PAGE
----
Twelve Bar Blues Chord Progressions

Aug 3 08:13 2009 Ricky Sharples Print This Article

This article is a basic introduction to the twelve bar blues chord progression. Once you understand this chord progression you will be able to play thousands of songs using only a handful of chords.

Knowing your twelve bar blues chord progressions is one of the best ways to get a handle on playing guitar. Once you understand the basic principles of blues guitar,Guest Posting you can start to experiment with improvising within the chord progressions and to put your own mark on the music.

The twelve bar blues chord progression is very widely used in pop and rock music. If you have listened to and tried to play some blues songs, you will understand how popular this basic chord sequence is. In playing blues guitar you take the main chord of the song you are playing, which is called the "tonic", the fifth step of the scale - the "dominant", and the chord below the dominant, the "subdominant", or fourth step. So if you are playing a song in the key of E your tonic chord is E, the subdominant is A and the dominant is B. If you are playing in the key of A, your chords are A, D and E.

In musical notation your chord sequence is commonly written in Roman numerals. In the case of the twelve bar blues chord progression, it will be written as I IV V. Using this notation you can tell which chords you will be using in any key.

So let's look at how the twelve bar blues chord progression actually progresses. Well, the first four bars use the tonic chord, in the fifth and sixth you play the subdominant, in the seventh and eight you will play the tonic again, in bar nine it's the dominant, in bar ten it's the subdominant and in the eleventh and twelfth bars it's the tonic, or in this bar the dominant seventh chord is usually used to prepare for the tonic chord to begin the progression again.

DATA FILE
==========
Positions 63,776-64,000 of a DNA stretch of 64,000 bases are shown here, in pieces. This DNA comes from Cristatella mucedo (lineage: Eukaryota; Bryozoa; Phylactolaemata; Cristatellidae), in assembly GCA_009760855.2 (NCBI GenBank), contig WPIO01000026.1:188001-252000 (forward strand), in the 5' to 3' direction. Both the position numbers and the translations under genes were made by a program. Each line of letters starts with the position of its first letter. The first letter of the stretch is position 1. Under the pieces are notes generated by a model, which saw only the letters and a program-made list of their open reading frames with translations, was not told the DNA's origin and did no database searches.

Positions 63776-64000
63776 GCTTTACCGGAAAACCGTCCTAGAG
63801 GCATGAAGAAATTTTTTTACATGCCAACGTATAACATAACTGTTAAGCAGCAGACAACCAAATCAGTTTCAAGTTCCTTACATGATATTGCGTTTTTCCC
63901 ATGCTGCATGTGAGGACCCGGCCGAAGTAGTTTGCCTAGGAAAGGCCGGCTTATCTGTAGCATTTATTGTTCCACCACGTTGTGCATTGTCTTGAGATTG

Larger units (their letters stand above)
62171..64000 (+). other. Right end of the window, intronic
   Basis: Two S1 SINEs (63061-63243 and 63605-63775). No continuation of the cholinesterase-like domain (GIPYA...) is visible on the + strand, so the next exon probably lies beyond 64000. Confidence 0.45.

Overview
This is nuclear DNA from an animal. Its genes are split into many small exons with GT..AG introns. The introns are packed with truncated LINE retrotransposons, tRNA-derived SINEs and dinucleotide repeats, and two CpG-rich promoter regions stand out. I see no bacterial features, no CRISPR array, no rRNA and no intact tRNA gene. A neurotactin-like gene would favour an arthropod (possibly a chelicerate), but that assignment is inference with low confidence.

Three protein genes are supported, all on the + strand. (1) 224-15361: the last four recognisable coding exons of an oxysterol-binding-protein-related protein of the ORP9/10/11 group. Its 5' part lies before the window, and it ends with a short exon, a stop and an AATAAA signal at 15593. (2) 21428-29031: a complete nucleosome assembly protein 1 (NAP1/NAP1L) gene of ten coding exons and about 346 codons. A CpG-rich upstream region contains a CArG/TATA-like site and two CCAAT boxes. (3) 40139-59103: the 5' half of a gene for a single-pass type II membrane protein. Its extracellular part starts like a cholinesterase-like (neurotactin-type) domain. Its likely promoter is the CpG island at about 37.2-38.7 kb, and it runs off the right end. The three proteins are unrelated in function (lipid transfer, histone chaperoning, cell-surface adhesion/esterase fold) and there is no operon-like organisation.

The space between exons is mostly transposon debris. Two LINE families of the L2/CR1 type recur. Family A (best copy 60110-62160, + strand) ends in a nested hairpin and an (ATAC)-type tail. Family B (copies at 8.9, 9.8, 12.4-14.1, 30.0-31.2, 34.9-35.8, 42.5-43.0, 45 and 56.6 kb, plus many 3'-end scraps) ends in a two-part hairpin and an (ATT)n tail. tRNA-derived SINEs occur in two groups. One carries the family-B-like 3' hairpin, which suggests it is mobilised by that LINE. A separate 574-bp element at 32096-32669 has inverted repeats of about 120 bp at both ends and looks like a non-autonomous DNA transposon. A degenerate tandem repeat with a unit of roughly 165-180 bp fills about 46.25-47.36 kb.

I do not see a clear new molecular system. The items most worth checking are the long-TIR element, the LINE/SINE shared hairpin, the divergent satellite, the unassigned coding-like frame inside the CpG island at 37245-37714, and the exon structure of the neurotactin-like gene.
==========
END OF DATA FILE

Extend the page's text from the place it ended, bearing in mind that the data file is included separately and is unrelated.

The fact is that the seventh chord is used a lot in blues music rather than just the straight major chord. This will make the chord sequence in the key of E look like this:

E7 E7 E7 E7

A7 A7 E7 E7

B7 A7 E7 E7

Or you could just play the seventh chords in the fourth and twelfth bars like this:

E E E E7


B A E E7

Or you could play all major chords except for the subdominant and the final bar:


A7 A7 E E

B A7 E E7

So there you have a couple of variations in the twelve bar blues chord progression already. Once you have the feel of the progression using open chords, you can try experimenting with the barre chord and power chord versions of the basic chords.

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Ricky Sharples
Ricky Sharples

Do you want to learn to play the guitar? is a constantly updated blog which contains all the resources you need for: learning to play solo guitar, how to learn guitar chords, how to learn to read and play easy acoustic guitar tabs, finding a free online guitar tuner, looking for free guitar lessons online, and how to learn guitar scales.

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